another car, or sometimes buy the car so that you can keep it. With a leased car,
maintenance costs are low, and you don't have to worry about depreciation. However,
higher insurance rates complicate things.

Don't Buy Bigger Than You Need

It can be tempting to get the biggest car you can afford. You might not ever leave suburbia,
but that doesn't mean you won't ever need a huge, off-road vehicle that can handle
anything. It's certainly useful for the school run. But there's no need to buy a big car if
you're not really going to use it to its full potential. If you like the idea of something sporty
and suitable for the outdoors, consider a medium SUV. You can get a car that's safe
and works as a family vehicle, without going overboard. Think about how many seats
you really need, and what you need your car to be capable of.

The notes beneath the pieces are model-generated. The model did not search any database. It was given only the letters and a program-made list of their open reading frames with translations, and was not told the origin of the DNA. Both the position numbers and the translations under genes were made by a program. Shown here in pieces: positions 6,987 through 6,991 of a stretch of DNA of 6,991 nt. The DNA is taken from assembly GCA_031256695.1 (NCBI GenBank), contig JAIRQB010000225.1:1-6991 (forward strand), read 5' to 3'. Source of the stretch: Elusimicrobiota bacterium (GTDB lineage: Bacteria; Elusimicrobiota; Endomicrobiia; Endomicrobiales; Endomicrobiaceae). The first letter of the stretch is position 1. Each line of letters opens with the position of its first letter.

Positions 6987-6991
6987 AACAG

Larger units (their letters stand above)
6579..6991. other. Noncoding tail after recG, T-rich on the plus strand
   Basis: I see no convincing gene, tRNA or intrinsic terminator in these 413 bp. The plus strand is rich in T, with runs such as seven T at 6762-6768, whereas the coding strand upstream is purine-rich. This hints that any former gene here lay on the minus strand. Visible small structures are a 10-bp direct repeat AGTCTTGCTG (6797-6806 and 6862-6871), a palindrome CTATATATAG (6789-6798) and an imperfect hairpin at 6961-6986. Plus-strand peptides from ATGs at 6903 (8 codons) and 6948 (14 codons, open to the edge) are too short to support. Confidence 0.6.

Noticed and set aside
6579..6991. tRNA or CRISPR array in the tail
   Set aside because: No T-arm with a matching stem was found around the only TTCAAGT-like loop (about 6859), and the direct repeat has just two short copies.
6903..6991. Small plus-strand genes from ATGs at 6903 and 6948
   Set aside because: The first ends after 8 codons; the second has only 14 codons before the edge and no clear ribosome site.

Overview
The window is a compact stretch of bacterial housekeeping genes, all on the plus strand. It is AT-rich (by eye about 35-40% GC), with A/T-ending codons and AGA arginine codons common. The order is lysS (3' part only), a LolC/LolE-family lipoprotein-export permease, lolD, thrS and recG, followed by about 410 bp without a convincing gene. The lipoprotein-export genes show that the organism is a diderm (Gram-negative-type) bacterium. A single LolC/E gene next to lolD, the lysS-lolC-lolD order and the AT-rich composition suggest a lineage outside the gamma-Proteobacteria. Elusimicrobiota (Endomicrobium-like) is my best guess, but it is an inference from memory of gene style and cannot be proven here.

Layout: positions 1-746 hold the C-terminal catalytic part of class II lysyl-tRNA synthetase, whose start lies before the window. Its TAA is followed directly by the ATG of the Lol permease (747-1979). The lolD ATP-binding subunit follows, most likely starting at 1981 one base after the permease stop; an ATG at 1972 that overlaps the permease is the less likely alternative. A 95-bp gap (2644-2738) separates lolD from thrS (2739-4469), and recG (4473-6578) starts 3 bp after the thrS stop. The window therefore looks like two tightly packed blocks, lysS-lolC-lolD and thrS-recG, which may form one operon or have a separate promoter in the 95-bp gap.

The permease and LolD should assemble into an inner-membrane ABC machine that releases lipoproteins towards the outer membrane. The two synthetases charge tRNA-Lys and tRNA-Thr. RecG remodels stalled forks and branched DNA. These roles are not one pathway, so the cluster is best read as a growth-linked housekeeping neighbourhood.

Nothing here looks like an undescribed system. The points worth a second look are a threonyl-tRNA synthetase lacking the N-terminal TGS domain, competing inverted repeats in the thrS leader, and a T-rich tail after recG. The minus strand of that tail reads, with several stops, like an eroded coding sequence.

Hone Your Negotiating Skills

If you're hoping to save some money, you need to be prepared to negotiate. This can
be tough, as many people are shy about doing it and it's difficult to push against the
dealer. But they want to make a sale, and they can be persuaded to offer a lower price
or throw in some extras. So how do you do it?

Before you go to a dealership, prepare your strategy. Do some research on prices and
especially check if any other dealers are offering better deals. If you want to (or have to)
go with a particular dealer, using their competitors can be a good way to talk down the
price. Make sure you know which features you need, so you can get a lower price on
the car you want and not get talked into giving up some of those features. When you're
at the dealership, don't let the salesperson know your maximum budget - or they'll try
to get you to spend it. Ask outright how much they might be able to drop the price by -
if you don't ask, you don't get. Remember to be polite, but don't let yourself get pushed
into anything you don't want.

Be Careful of Add-ons and Extras

It's important to know what features and add-ons you need to have. Make sure you're
familiar with everything that you get as standard and what's available as an extra.
Some salespeople will try to talk you into having things that you don't need, so be firm
on what you want and what you think is a waste of money. Try to be strict with yourself